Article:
Journal article

Armstrong J, Stevens M, 2019, Emerging technologies for tissue engineering: from gene editing to personalized medicine, Tissue Engineering: Parts A, B, and C, Vol: 25, ISSN: 1937-3341

Technological innovation has been integral to the development of tissue engineering over the last 25 years. Future advances will require the next-generation of tissue engineers to embrace emerging technologies. Here, we discuss four key areas of opportunity in which technology can play a role: biological manipulation, advanced characterization, process automation and personalized medicine. This encompasses key developments in transdifferentiation, gene editing, spatially-resolved -omics and 3D bioprinting. Taken together, we can imagine an idealized future in which computational predictions made by machine learning algorithms are used to programme cells and materials to create personalized tissue constructs within an automated culture system.

Journal article

Li C, Ouyang L, Pence I, Moore A, Lin Y, Winter C, Armstrong J, Stevens Met al., 2019, Buoyancy-driven gradients for biomaterial fabrication and tissue engineering, Advanced Materials, Vol: 31, ISSN: 0935-9648

The controlled fabrication of gradient materials is becoming increasingly important as the next generation of tissue engineering seeks to produce inhomogeneous constructs with physiological complexity. Current strategies for fabricating gradient materials can require highly specialized materials or equipment and cannot be generally applied to the wide range of systems used for tissue engineering. Here, the fundamental physical principle of buoyancy is exploited as a generalized approach for generating materials bearing well‐defined compositional, mechanical, or biochemical gradients. Gradient formation is demonstrated across a range of different materials (e.g., polymers and hydrogels) and cargos (e.g., liposomes, nanoparticles, extracellular vesicles, macromolecules, and small molecules). As well as providing versatility, this buoyancy‐driven gradient approach also offers speed (<1 min) and simplicity (a single injection) using standard laboratory apparatus. Moreover, this technique is readily applied to a major target in complex tissue engineering: the osteochondral interface. A bone morphogenetic protein 2 gradient, presented across a gelatin methacryloyl hydrogel laden with human mesenchymal stem cells, is used to locally stimulate osteogenesis and mineralization in order to produce integrated osteochondral tissue constructs. The versatility and accessibility of this fabrication platform should ensure widespread applicability and provide opportunities to generate other gradient materials or interfacial tissues.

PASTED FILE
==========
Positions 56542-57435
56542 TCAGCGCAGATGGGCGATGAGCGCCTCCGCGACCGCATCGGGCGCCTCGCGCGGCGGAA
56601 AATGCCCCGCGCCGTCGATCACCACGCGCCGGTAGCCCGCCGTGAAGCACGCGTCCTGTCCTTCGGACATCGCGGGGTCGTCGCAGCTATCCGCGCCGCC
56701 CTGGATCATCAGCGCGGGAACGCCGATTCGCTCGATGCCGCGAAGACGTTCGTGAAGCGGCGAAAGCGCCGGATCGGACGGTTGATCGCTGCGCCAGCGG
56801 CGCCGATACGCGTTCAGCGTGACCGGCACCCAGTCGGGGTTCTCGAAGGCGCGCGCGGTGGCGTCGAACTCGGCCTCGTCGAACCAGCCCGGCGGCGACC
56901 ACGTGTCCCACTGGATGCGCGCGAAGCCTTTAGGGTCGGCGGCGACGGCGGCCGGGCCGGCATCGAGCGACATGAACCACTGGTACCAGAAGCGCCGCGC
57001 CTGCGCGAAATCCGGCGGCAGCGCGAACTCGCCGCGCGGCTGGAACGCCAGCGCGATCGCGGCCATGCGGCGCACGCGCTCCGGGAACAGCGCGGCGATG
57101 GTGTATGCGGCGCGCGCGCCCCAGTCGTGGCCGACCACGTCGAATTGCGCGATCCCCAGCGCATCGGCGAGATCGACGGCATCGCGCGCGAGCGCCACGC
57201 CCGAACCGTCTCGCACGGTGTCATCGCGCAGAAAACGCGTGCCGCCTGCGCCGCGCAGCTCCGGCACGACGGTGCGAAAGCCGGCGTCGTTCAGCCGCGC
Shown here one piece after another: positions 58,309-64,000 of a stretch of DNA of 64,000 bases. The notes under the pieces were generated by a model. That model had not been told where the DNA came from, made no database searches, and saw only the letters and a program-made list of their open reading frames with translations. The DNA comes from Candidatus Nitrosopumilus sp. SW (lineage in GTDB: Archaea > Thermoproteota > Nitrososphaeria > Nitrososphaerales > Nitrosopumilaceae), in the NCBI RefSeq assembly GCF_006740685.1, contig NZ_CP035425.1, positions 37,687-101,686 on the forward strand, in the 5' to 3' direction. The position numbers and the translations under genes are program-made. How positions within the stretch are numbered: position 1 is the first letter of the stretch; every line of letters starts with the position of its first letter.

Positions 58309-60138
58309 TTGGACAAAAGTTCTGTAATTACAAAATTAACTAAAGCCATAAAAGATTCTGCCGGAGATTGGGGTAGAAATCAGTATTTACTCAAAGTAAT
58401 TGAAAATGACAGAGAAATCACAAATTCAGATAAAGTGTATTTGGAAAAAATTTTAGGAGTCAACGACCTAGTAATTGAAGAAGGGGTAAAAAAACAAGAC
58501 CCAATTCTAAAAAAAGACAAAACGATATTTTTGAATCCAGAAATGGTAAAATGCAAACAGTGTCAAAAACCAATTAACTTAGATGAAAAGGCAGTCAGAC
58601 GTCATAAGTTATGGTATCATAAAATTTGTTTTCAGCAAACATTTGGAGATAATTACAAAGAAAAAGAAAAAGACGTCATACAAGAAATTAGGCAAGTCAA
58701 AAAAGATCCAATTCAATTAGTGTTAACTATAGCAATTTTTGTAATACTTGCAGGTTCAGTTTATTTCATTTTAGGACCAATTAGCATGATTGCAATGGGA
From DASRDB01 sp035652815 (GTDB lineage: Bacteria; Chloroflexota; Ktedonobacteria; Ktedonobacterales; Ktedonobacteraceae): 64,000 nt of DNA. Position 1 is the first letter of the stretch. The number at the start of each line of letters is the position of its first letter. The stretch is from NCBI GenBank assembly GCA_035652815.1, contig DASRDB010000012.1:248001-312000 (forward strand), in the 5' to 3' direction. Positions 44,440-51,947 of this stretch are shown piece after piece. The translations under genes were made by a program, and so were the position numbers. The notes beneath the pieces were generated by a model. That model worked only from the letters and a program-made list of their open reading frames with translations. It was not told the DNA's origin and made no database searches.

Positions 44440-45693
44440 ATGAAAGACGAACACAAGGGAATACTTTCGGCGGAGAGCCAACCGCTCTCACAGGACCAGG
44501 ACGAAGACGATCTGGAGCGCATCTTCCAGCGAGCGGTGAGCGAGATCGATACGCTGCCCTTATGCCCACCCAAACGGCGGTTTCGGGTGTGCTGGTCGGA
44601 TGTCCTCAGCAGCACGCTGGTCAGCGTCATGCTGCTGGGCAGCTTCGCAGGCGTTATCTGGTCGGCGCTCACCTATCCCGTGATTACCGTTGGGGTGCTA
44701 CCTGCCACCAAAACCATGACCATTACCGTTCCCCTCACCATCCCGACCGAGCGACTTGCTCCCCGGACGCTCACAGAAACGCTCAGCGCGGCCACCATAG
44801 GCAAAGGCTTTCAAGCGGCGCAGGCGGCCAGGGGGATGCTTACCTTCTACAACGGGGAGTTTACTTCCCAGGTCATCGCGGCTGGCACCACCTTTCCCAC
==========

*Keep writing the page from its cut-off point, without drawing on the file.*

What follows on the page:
Journal article

Armstrong J, Maynard S, Pence I, Franklin AC, Drinkwater BW, Stevens Met al., 2019, Spatiotemporal quantification of acoustic cell patterning using Voronoi Tessellation, Lab on a Chip, Vol: 19, Pages: 562-573, ISSN: 1473-0189

Acoustic patterning using ultrasound standing waves has recently emerged as a potent biotechnology enabling the remote generation of ordered cell systems. This capability has opened up exciting opportunities, for example, in guiding the development of organoid cultures or the organization of complex tissues. The success of these studies is often contingent on the formation of tightly-packed and uniform cell arrays; however, a number of factors can act to disrupt or prevent acoustic patterning. Yet, to the best of our knowledge, there has been no comprehensive assessment of the quality of acoustically-patterned cell populations. In this report we use a mathematical approach, known as Voronoï tessellation, to generate a series of metrics that can be used to measure the effect of cell concentration, pressure amplitude, ultrasound frequency and biomaterial viscosity upon the quality of acoustically-patterned cell systems. Moreover, we extend this approach towards the characterization of spatiotemporal processes, namely, the acoustic patterning of cell suspensions and the migration of patterned, adherent cell clusters. This strategy is simple, unbiased and highly informative, and we anticipate that the methods described here will provide a systematic framework for all stages of acoustic patterning, including the robust quality control of devices, statistical comparison of patterning conditions, the quantitative exploration of parameter limits and the ability to track patterned tissue formation over time.